Today, Gov. Susana Martinez presided over a ribbon cutting ceremony at the Waste Isolation Pilot Plant in southeastern New Mexico. The underground nuclear waste repository is officially back in action, nearly three years after two fires shut down operations. According to a story in last week’s Carlsbad Current-Argus, the facility’s employees started moving waste into the salt caverns last Wednesday: Rick Fuentes, president of the local chapter of the United Steelworkers Union and waste handler at the site, confirmed that two pallets of low-level radioactive waste were emplaced near Room 5 in Panel 7 at 12:45 p.m. Wednesday. “It went great,” Fuentes, who did not assist in the waste emplacement, said. “We’re excited to be back to work.”
The Dakota Access Pipeline may be 1,000 miles away from the southwest, but issues raised at Standing Rock—related to energy development and Indian lands and rights—resonate here in New Mexico. “In the case of Standing Rock, I think it sent a very strong message about what we can do, what being involved in a community can do, and the pressure it can put on an agency,” said Theresa Pasqual, an archaeologist and former director of Acoma Pueblo’s Historic Preservation Office who now works as a consultant. “I hope that here in New Mexico, especially for people that have been following the Standing Rock tribe’s movement to protect its water and to protect its cultural resources, that they will take an interest in what happens here, but also say, ‘What can I do? What can I do to be engaged locally?’” Doing so, she said, can change the “course of conversation” around many of the energy issues that affect New Mexico’s tribes. Related: The launch of our new environmental beat
Indeed, New Mexico’s tribes have struggled with issues not unlike those raised in Standing Rock for a long time.
The EPA announced a new rule to limit methane pollution from oil and gas wells and cut the size of the methane cloud over the Four Corners. The rule requires all U.S. oil and gas operators to capture methane and other volatile organic compounds that are currently released into the atmosphere during drilling. The rule affects new and modified oil and gas wells. The EPA is working on a rule to cover existing oil and gas wells. Nationally, the oil and gas industry releases 9.8 million metric tons of methane into the atmosphere during the course of drilling each year.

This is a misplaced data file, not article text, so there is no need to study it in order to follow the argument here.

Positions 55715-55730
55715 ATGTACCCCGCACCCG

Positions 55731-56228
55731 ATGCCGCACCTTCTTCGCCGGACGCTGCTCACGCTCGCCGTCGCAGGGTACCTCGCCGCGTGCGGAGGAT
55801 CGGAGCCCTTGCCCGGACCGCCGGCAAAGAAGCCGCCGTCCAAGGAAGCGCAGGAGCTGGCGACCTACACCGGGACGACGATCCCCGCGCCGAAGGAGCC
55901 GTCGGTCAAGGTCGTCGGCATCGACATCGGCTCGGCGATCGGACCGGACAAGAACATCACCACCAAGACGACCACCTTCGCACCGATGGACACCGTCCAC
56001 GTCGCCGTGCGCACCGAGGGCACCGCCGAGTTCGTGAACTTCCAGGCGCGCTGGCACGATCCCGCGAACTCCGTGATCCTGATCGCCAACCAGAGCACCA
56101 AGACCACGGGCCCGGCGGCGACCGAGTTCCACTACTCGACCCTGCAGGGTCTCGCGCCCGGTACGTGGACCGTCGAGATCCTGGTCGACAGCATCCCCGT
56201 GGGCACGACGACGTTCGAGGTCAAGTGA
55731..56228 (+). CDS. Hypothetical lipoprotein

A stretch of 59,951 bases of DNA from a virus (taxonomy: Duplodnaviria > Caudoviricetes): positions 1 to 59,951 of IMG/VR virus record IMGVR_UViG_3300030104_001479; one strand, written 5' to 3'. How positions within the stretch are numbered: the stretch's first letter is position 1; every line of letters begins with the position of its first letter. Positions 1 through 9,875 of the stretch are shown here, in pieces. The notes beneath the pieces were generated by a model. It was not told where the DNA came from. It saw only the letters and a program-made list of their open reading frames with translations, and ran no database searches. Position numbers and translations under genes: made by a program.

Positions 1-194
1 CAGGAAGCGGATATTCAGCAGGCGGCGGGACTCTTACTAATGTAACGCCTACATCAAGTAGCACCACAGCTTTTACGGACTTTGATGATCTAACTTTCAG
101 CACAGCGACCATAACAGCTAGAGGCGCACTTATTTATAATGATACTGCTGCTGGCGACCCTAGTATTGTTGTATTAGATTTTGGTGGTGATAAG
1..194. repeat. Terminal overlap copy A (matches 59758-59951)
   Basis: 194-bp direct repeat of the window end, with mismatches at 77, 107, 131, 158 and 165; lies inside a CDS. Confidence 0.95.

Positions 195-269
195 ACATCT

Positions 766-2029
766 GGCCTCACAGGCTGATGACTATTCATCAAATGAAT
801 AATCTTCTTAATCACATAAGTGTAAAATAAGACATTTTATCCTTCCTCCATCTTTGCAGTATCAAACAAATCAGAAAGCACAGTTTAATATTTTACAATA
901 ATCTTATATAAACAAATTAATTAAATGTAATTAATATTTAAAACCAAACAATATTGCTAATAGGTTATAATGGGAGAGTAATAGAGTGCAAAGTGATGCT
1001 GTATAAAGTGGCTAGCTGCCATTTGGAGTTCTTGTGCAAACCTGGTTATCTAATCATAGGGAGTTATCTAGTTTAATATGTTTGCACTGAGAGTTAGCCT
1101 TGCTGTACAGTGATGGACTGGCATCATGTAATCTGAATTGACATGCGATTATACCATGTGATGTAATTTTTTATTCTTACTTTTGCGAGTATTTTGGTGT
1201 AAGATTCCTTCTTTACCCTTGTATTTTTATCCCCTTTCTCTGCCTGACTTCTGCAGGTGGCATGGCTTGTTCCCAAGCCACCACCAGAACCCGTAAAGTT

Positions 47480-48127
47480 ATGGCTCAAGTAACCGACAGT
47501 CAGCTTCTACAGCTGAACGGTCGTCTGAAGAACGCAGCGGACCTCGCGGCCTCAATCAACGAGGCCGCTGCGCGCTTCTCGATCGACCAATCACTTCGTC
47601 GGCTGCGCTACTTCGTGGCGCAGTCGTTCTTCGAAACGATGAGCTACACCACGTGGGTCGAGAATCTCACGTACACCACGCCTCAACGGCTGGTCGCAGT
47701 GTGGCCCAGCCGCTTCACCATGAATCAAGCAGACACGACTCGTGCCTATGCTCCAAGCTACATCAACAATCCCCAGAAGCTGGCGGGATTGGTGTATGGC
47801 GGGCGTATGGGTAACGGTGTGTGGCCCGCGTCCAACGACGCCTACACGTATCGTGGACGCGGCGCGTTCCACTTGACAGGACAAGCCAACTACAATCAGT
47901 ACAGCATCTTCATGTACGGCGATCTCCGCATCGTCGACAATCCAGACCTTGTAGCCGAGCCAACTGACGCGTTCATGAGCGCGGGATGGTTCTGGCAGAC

A letter from four members of New Mexico’s congressional delegation supports stronger federal rules on wasted natural gas on public lands in light of a massive methane cloud over the Four Corners region. Senators Martin Heinrich and Tom Udall along with Representatives Ben Ray Luján and Michelle Lujan Grisham signed onto the letter to Office of Management and Budget Director Shaun Donovan want upcoming federal standards currently being discussed by the Bureau of Land Management and the Environmental Protection Agency to address natural gas waste. The Four Corners region is an area with a large amount of natural gas production in the state, including on federal and state lands. “Too much of New Mexico’s natural gas is being lost due to venting, flaring and leaks,” the letter says. “A NASA study has identified a methane hot spot the size of Delaware over the San Juan Basin—the highest concentration in the nation—in an area of high oil and gas production.”